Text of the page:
After battling with mild feelings of seasickness (and continually telling myself “I don’t get seasick), we arrived at our destination. I had been having some trouble with my ears so I decided to take at least today off of diving, but I was so sad about that decision after seeing the conditions out here, which were particularly good for this island. Aside from some current and mild swell, it was beautiful! I stayed onboard as shore support, and at least could enjoy the gorgeous scenery of the island and open-ocean. When the divers came up, I assisted with data recording before we motored to another spot. As the divers were down, I watched and listened to the elephant seals playing in the surf.

The crew of the Kelp Forest Monitoring Program (KFMP) comes out to the islands for five-day research cruises every other week during their summer season, May through October. This project is part of the Inventory and Monitoring (I&M) Program of the NPS, which collects natural resource data to inform park management, and is the force behind the natural resource monitoring projects. I helped with this in other parks this summer like benthic habitat monitoring in Biscayne and water quality monitoring in Crater Lake. Channel Islands National Park was one of the first parks to pilot the I&M Program in 1982, with the KFMP surveying 16 sites within the park. Eight years ago additional federal funding implemented the I&M Program on a national level, based on the successes seen in the pilot parks. Now there are 32 regional networks and more than 300 parks within the program. To date, the baseline data collected from Channel Islands National Park has resulted in the largest continuous data set within the NPS system and has been used for important resource management decisions. While the California department of Fish and Game funds research, they do not fund ongoing monitoring such as the now 30 year KFMP, so NPS data is especially valuable for determining long-term, fisheries independent trends. Even though the park provides monitoring data to the state, NPS has no jurisdiction over living resources, so it is up to the state to create sound policy based on the monitoring data and other factors. Success stories here include the use of park data to support the closure of the southern California abalone fishery after decades of over-exploitation and declines due to El Niño and disease, and implement the state’s first network of marine protected areas (MPAs). For more information about the Inventory and Monitoring Program, click here: For more info about the Kelp Forest Monitoring Program, click here:

One of the conservation tactics enacted by the state was the establishment of 11 no-take marine reserves and two limited-take reserves within the park and its adjacent waters (which are also within a National Marine Sanctuary), after the original reserve in the park, at Anacapa Island (est. 1978), first demonstrated that preserving non-fished areas actually increased ecosystem health. The Kelp Forest Monitoring Program continues to collect data to track important long-term trends in species abundance, community composition, and other indicators of ecosystem health at 33 sites in the park, sampling over 70 marine species. A new website, , allows the public and other resource managers to view data and video transects from the past 30 years of marine monitoring at the park. Check it out!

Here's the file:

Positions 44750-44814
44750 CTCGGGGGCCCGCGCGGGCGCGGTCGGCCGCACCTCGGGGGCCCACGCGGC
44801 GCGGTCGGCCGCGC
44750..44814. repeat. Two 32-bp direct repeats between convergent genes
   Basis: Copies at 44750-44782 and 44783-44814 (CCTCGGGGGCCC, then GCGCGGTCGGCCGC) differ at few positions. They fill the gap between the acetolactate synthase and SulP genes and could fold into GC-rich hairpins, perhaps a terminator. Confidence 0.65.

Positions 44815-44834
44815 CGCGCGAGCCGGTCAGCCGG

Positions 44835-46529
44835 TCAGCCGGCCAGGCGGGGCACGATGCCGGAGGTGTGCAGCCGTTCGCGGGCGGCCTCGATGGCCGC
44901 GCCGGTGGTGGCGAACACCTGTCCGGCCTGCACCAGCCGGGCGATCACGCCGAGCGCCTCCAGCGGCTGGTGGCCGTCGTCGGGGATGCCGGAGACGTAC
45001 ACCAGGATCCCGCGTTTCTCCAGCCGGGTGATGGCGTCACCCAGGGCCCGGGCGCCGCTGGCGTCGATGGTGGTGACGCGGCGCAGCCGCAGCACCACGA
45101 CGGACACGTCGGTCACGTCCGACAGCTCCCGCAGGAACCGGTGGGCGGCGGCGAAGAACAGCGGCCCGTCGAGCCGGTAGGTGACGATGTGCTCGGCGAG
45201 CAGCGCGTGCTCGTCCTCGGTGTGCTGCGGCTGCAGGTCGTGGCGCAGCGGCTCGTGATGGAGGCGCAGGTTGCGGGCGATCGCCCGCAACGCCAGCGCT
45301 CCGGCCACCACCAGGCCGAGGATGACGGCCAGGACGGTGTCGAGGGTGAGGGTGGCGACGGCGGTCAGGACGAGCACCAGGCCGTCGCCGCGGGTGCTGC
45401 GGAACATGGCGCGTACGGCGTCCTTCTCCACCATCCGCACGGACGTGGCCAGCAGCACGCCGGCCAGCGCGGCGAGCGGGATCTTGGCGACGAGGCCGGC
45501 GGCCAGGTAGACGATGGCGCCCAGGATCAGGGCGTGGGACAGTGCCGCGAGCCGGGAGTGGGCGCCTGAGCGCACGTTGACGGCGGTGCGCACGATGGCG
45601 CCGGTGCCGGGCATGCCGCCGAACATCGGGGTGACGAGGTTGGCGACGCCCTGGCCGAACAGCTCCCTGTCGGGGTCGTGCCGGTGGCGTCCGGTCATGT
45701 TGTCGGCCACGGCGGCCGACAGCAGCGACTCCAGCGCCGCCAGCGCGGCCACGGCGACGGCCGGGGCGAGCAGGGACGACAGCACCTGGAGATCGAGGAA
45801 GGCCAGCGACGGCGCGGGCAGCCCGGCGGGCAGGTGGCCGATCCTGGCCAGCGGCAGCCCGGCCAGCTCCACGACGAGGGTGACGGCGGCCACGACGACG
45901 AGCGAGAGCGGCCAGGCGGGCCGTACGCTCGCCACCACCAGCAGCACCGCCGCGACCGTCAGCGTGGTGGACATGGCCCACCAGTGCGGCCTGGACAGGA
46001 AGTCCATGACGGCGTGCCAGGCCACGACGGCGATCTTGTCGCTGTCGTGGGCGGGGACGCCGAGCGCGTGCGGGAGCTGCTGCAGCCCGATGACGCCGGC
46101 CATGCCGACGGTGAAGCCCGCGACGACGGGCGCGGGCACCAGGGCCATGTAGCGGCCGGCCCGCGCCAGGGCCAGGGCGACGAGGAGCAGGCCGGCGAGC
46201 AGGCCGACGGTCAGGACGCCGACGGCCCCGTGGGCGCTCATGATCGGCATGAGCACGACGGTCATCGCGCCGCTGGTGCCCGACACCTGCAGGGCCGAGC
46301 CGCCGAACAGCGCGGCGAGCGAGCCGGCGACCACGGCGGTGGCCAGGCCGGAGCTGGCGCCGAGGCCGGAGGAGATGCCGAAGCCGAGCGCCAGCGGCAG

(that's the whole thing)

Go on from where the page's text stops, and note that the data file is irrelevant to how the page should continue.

Diving in Channel Islands National Park

The first site I dove was Trancion Canyon, at Santa Rosa Island, which was at one time in the not too distant past a dense kelp forest. While the dive was beautiful, there were only five small kelp plants in the entire plot area! Urchins have ravaged the site of its herbivorous majority. Nevertheless, there were still loads of invertibrates covering the rocks, and lots of big fish to be seen, including numerous cabezon and lingcod. This dive team tackles numerous objectives on their monitoring dives—about 10 different methodologies to monitor everything from abundance to sex composition of dozens of indicator species. There are divers laying out tapes, setting up quadrates, doing roving fish counts, measuring invertebrates, characterizing substrate, collecting samples for genetic studies, and more. They definitely have the most varied set of tasks of any of the dive teams I have worked with.


After our monitoring dives were over, Sarah and I took an opportunity to hunt for photos. Now THIS is what I call California diving! Towering kelp and tons of curious fish greeted us as we splashed in. I am fairly sure that I saw more big fish on this dive then in all the other dives I had done to date this summer, combined! They were everywhere! Lingcod, cabezon, rockfish—they abounded, unafraid of my big camera coming within inches of their faces. The kelp was healthy and thick. This site is just outside one of the marine reserves, and it shows. The theory behind reserves is that they not only protect critical habitat, but the spillover from these protected areas increases the health of the surrounding areas as well. All I could think about underwater though was how much I had missed being in these underwater forests!


For the rest of the week I dove with the KFMP group at San Miguel, Santa Rosa, Santa Cruz, and Anacapa. Conditions were challenging, with low visibility, strong surge and surface currents, but the team still managed to collect a lot of data and I even managed to get some good images. I am so glad that I learned to use the camera in the calm, clear waters of Florida—I would have been completely overwhelmed if I had started with the camera in conditions like these!